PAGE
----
Home county tenants help drive up London rents

Published:
4:09 PM May 18, 2022



More and more tenants are moving from home counties to the capital, driving up rents in London.

According to Hamptons, a record 30% of houses let in London so far this year have been to someone who previously lived outside the capital, compared to just 12% in 2020.

A total of 55% of those arrivals arrived from Berkshire, Buckinghamshire, Essex, Hertfordshire, Kent or Surrey, compared to a pre-Covid average of 40%.

As a result, rents have climbed 12.3% over the past year – the fastest rate since the Hamptons Rental Index began in 2013.

Two areas of Hertfordshire have been named among the 10 places tenants are most likely to leave for London in 2022, with 27% of tenants in Hertsmere and 20% of those in St Albans leaving Herts for the capital in 2022.




Hertsmere and St Albans have lost a lot of tenants to the capital this year.
– Credit: Hamptons

Work is less likely to be the motivation for tenants deciding to move to London now than it was before the pandemic, with 31% moving for work in 2022 compared to 40% in 2019.

Rents have skyrocketed across the country, with the cost of newly rented accommodation rising 9.8% over the past year; more than half of all rental growth over the past five years (18.2%) has occurred in the past 12 months.

The shortage of supply is another factor in this strong growth, with 30% fewer properties available for rent last April. London saw the third biggest fall in rental stock in Britain, down 64% behind the North West (down 76%) and Yorkshire & Humber (down 67%).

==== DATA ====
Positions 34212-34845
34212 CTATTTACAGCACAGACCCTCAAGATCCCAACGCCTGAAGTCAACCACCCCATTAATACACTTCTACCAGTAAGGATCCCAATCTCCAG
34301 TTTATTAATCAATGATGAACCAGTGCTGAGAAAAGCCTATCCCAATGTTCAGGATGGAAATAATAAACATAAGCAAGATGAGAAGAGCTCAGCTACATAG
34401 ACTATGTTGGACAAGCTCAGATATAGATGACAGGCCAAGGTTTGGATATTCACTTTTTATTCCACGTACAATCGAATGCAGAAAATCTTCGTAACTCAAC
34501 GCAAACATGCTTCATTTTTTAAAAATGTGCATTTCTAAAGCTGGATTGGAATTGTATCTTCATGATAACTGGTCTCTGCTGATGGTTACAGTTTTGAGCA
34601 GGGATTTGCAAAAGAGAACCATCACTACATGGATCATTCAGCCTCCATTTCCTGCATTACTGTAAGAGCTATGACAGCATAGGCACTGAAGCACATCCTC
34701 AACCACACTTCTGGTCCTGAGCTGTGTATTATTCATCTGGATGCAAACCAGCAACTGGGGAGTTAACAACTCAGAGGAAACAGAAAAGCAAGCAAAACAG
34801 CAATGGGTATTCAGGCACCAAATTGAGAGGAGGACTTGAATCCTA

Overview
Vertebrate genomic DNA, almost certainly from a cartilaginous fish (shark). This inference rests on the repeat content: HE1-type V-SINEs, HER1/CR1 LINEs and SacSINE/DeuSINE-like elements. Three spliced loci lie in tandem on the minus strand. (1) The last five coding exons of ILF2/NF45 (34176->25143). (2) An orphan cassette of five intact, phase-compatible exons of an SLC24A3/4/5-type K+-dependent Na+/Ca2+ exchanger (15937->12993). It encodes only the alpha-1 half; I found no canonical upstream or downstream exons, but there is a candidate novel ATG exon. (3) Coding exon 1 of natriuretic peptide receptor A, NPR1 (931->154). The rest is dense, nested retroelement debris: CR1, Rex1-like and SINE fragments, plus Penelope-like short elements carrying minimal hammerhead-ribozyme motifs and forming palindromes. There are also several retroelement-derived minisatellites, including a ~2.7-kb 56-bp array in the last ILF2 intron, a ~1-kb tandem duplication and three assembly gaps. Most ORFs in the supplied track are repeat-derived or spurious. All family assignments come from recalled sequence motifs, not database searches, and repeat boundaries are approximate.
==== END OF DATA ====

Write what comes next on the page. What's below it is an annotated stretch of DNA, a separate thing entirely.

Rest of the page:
Aneisha Beveridge, head of research at Hamptons, said the current rate of rental growth in London is “mainly due to the capital catching up with the rest of the country”.

“Today the average rent in London is 103% higher than the average outside the capital,” she said. “Although this gap is up from 96% a year ago, it remains below the pre-Covid 120-130% premium which has been eroded by strong rental growth outside the capital in recent years. But the current rate of rental growth in London is likely to bring the premium closer to its pre-Covid level within two years.

Aneisha added that the return of tenants to the capital after Covid is propelling rental growth to record highs.

“The rise of remote working means that fewer tenants are traveling to the capital specifically for work. In fact, an increasing number of tenants who choose to live in London are working entirely remotely and could live almost anywhere in the country.

“The mobile nature of many jobs today means that it will be culture and lifestyle rather than employment that will become the capital’s biggest draw.”

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